|optimizing case-statement execution firstname.lastname@example.org (1992-11-22)|
|Re: optimizing case-statement execution chased@rbbb.Eng.Sun.COM (1992-11-23)|
|Re: optimizing case-statement execution email@example.com (1992-11-25)|
|Re: optimizing case-statement execution nr@volkl.Princeton.EDU (1992-11-25)|
|Re: optimizing case-statement execution firstname.lastname@example.org (1992-11-27)|
|Re: optimizing case-statement execution email@example.com (1992-12-04)|
|Re: optimizing case-statement execution krste@ICSI.Berkeley.EDU (1992-12-05)|
|From:||firstname.lastname@example.org (David Keppel)|
|Date:||Fri, 4 Dec 1992 20:16:41 GMT|
|Keywords:||C, code, optimize|
>[4 ways to generate code for a `switch': jump table, binary tree,
> sequential compare/branch, linear index table.]
There is at least one other technique that can be used with several of the
above techniques: machine code is laid out in equal-size chunks in a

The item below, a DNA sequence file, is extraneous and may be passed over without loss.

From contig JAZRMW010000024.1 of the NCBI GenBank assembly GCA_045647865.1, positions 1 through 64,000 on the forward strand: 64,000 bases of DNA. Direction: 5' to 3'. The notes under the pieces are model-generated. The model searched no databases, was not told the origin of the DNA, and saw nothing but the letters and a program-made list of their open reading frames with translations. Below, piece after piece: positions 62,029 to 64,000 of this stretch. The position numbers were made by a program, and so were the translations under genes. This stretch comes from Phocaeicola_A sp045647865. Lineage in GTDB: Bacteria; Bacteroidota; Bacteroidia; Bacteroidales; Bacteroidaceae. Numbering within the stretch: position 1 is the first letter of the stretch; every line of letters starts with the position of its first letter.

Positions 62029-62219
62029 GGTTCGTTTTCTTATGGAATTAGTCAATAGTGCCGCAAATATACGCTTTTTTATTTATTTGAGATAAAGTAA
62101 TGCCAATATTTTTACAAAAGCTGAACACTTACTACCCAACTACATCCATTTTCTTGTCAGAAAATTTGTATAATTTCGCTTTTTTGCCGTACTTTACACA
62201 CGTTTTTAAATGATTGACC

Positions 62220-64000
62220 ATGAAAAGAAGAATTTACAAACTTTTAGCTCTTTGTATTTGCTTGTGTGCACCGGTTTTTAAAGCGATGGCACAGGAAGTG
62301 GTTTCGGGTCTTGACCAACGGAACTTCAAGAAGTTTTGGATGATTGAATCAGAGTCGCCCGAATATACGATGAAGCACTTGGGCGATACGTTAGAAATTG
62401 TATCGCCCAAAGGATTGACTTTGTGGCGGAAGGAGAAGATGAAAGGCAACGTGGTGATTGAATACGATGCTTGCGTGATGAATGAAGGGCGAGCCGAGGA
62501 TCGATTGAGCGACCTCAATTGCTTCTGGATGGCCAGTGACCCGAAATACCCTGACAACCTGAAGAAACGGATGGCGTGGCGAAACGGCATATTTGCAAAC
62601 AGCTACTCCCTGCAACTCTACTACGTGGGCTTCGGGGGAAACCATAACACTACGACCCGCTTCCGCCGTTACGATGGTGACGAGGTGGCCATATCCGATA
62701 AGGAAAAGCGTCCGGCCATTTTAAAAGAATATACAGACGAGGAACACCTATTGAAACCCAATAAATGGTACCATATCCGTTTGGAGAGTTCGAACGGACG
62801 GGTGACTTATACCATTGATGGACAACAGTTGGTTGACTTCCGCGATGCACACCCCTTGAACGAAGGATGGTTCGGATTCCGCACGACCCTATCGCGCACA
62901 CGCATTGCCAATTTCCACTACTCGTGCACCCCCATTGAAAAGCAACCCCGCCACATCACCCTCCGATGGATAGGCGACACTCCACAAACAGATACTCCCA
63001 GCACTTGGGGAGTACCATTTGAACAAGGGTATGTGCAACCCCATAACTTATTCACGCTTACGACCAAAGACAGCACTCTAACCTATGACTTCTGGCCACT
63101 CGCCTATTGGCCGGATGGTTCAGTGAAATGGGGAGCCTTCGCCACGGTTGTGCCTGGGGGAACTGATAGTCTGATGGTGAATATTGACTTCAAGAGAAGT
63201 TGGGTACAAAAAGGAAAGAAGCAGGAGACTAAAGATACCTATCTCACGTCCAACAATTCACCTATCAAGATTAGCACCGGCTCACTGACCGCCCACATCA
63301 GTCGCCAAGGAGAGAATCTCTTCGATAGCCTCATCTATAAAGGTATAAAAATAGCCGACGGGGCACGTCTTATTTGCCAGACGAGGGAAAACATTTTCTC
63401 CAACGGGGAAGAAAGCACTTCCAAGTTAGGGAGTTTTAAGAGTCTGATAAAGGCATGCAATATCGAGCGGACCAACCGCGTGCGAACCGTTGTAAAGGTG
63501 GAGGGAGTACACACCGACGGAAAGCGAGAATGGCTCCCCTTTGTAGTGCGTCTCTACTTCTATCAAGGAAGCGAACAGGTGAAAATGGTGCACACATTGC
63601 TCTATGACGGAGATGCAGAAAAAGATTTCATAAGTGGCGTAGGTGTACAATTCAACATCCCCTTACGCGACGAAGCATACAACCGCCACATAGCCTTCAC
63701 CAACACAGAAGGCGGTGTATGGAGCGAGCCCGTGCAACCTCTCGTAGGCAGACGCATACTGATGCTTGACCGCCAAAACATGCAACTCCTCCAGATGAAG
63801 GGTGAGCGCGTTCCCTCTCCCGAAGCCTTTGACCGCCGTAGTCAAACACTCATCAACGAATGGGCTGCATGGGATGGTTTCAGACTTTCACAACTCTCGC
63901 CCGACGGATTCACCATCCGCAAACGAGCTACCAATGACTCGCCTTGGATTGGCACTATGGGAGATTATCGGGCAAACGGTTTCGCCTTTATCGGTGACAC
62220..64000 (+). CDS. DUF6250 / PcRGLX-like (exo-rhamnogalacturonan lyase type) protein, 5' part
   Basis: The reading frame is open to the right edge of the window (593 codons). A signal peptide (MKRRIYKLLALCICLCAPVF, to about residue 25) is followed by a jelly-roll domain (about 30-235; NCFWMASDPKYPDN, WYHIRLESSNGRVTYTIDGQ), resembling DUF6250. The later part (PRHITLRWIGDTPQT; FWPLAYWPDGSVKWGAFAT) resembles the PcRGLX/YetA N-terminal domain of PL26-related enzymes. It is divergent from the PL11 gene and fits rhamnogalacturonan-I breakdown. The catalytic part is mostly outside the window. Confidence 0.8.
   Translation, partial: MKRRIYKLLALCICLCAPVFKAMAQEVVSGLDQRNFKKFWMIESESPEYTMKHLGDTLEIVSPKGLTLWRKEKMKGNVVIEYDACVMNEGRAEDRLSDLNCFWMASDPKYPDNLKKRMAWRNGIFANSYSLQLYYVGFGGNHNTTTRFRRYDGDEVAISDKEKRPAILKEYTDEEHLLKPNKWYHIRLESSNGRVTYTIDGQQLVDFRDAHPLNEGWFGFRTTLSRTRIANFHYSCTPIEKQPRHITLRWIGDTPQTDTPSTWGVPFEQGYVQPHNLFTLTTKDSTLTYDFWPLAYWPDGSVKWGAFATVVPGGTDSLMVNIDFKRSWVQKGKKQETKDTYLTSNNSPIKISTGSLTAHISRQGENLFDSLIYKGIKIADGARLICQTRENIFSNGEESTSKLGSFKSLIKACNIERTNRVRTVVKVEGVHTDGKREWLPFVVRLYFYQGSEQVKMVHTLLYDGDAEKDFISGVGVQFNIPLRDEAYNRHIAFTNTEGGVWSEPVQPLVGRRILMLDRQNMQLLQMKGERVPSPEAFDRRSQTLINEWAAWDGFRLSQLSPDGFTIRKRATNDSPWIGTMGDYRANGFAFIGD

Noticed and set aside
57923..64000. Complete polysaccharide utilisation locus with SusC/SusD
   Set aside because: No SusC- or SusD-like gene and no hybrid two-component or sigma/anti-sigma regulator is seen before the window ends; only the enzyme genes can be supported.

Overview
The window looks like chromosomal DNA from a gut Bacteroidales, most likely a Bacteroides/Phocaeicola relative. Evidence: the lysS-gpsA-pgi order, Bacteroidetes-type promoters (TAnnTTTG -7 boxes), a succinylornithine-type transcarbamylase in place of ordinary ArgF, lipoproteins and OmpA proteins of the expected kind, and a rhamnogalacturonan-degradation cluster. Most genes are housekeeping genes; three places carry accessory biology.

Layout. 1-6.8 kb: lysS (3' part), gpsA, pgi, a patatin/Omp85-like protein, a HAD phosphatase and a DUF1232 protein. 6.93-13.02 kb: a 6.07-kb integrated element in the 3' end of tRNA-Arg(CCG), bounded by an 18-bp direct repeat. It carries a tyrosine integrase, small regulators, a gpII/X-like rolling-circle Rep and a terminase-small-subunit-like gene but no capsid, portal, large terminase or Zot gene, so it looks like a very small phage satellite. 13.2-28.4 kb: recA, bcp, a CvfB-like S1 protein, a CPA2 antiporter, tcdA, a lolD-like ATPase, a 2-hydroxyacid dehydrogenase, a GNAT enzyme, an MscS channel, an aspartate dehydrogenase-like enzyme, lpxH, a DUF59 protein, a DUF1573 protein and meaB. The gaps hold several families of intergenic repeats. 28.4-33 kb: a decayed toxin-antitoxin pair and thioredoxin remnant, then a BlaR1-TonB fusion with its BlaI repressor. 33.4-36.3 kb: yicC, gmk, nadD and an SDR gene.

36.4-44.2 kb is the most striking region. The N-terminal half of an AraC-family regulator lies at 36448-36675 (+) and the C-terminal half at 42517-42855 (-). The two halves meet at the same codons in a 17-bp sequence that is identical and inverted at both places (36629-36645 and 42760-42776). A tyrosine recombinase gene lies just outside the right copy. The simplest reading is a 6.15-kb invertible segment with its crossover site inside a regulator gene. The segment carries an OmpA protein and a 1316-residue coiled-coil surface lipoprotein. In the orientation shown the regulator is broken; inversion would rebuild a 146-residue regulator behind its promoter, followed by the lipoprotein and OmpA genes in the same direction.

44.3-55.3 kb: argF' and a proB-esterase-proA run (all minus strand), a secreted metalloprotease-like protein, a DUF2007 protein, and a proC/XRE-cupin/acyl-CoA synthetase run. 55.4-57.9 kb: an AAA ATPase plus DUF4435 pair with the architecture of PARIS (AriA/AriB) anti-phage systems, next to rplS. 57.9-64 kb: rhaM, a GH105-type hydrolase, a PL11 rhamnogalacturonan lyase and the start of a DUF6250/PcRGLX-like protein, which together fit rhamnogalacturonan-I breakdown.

`table of code'.
Suppose the source is `switch(i)' and i can be 0..N-1. There are N code
fragments, each with M bytes of instructions. M is the same for *all* of
the cases. Instead of jumping indirect through an N-entry jump table, the
target address is computed as `table_base+i*M'.
Cases that are larger than M are implemented with some instructions in the
`table of code' and a jump to an out-of-table fragment that contains the
remaning instructions. Since branching in to a table of code is faster
than branching with table lookup, the extra jump for large cases puts
their performance back at that of table lookup. Cases of size M or less
are faster than with table lookup, but cases that are shorter than M are
padded with nops and waste space.
The `table of code' implementation is most useful when most cases are
small. That implies you have to be well in to code generation before you
decide which implementation you're using. The `table of code' technique
*can* be both faster and smaller than an indirect table. More often it is
faster but not smaller.
I implemented a particular switch as a table of code on one machine and it
made the program about 20% faster.
;-D oN ( Computed gotoys ) Pardo
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